The book Big Box Swindle:The True Cost of Mega-Retailers and the Fight for America’s Independent Businesses raises important questions and suggests some interesting ideas that should be of interest to work at home entrepreneurs who struggle to overcome the “Big Boys'” economies of scale.

The main argument against the “Big Box” and it’s “low low prices” is that while the cost at the cash register may seem low, there are a host of “unseen costs” associated with that low price.

For instance, we immediately recognize that if someone offers to sell us gasoline for $1 per gallon when the prevailing rate is about $3 per gallon everywhere else across the whole nation that “something’s wrong”. One gas station ran a 7 cent per gallon sale as a marketing gimmick with the price per gallon subsidized by an advertiser.

Big Box Swindle contends that the “Big Box” stores offer lower prices through subsidies not ordinarily available to the small local businesses that they drive out of business.

Part of their power is in being able to spread their costs nationwide so when local small business was fearful, for instance, of what “Obamacare” would do to their employee payroll costs, Wal Mart could support the legislation knowing that they could accommodate it and that it would keep other competitors from seizing part of their marketshare.

An example of subsidies that enable Big Boxes to compete against local chains are, for instance, state tax loopholes that give chain stores tax advantages your sole proprietorship doesn’t have (p. x). One chain alone had received a BILLION dollars in tax subsidies from the public till because politicians “think” (yes I recognize that’s usually an oxmoron) that “Big Boxes” are better for the business environment than your little store (p. xi). I call that the “Photo Op Theory of Economic Development” .  In this case, your tax money plus a Big Box getting a hand out = their photo op.  I’ll bet you could charge less too if the tax payers were paying your rent/mortgage!

You’ll have to read the rest of the book for other illustrations of how politicians fund the Big Boxes, by policy and then are held hostage to their every whim for fear of losing tax dollars but you see the point: You could sell things for less too if, using the example above, someone paid all of your mortgage or rent.

One legitimate way that “Big Boxes” sell at  lower prices is that they can buy in volume.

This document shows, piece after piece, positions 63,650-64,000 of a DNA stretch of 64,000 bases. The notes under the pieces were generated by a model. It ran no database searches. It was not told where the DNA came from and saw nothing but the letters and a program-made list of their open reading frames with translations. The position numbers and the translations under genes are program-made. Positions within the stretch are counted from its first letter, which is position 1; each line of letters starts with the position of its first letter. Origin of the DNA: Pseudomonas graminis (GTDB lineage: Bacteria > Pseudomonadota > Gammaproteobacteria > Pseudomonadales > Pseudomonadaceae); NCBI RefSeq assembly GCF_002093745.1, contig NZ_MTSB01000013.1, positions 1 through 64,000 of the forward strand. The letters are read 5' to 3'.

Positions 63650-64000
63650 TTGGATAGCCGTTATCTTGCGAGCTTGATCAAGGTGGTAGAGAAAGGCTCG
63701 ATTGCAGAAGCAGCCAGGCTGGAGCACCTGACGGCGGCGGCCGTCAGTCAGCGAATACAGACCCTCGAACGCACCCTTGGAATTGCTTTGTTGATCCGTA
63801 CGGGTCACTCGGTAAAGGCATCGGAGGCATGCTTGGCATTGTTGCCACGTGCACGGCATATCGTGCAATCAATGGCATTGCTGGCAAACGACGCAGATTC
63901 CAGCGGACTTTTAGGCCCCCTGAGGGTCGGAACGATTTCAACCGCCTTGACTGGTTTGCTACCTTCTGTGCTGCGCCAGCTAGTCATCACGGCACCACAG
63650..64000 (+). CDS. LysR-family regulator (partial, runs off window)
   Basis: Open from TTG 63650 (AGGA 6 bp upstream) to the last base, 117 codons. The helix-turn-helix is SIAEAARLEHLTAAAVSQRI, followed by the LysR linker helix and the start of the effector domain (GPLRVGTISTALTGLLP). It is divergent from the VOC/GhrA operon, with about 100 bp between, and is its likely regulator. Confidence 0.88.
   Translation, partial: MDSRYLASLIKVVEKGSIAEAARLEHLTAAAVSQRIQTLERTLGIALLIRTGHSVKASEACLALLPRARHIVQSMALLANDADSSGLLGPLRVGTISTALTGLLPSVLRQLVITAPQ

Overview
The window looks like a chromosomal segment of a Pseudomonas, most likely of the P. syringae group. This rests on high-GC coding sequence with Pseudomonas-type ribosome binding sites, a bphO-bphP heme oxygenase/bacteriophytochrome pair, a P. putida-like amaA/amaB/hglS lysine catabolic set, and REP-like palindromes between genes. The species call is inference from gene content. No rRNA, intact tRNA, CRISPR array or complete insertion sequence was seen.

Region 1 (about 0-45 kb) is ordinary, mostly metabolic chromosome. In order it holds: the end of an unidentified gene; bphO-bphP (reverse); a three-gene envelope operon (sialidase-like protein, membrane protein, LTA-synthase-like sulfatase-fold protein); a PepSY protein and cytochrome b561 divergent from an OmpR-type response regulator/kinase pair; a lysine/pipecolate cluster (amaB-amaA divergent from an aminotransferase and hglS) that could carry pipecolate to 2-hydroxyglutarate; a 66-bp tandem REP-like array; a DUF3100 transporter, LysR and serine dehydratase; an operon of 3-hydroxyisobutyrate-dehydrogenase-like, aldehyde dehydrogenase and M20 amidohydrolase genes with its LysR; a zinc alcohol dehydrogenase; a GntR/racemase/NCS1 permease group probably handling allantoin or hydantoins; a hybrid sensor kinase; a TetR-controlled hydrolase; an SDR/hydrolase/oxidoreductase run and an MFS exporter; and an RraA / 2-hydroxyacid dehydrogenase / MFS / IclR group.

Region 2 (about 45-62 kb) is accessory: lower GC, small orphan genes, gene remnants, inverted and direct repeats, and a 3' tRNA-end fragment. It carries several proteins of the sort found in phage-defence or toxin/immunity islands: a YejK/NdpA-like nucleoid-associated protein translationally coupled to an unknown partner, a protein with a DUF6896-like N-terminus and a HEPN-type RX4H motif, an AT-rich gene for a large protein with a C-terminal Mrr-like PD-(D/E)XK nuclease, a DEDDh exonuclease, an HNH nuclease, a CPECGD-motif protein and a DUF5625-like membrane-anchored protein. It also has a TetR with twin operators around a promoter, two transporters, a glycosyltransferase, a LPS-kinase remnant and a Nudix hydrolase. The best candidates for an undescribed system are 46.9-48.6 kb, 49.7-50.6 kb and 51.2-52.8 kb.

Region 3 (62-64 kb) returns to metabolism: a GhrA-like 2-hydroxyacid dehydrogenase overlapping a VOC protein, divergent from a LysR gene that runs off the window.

And, honestly, that’s something most small local businesses won’t be  able to do no matter how hard they try.

So what’s a possible solution to that?

Of course there are “buy local” campaigns that do work. But in tough economic times, people still want to watch their money. At some point they may not like the Big Box store, but they won’t pay double.

How can local retailers possibly begin to achieve some economies of scale and “fight back”.

Here’s one option, Community Owned Stores. A community could create its own “Department Store” as a local community corporation (NOT run by the government, but not opposed by local politicians and their policies either!) Local people own the stock, take the profits, and have the ability to buy in greater quantity.

A series of Community Owned Stores in a state or region could even create buying units for lower costs and savings on distribution.

While we’re at it, why couldn’t non-competing local businesses have partnership relationships with the community store that allow them to make purchases through the store’s purchasing system.

That means your work at home business could be a partner and buy office supplies through the community owned store?

A whole series of money saving “economies of scale” open up that would allow businesses to partner together in a  community to reduce overhead and increase profitability while offering the citizenry competitive prices. At the end of the day, though, all the profits would remain in the community, not shipped out to a corporate headquarters somewhere…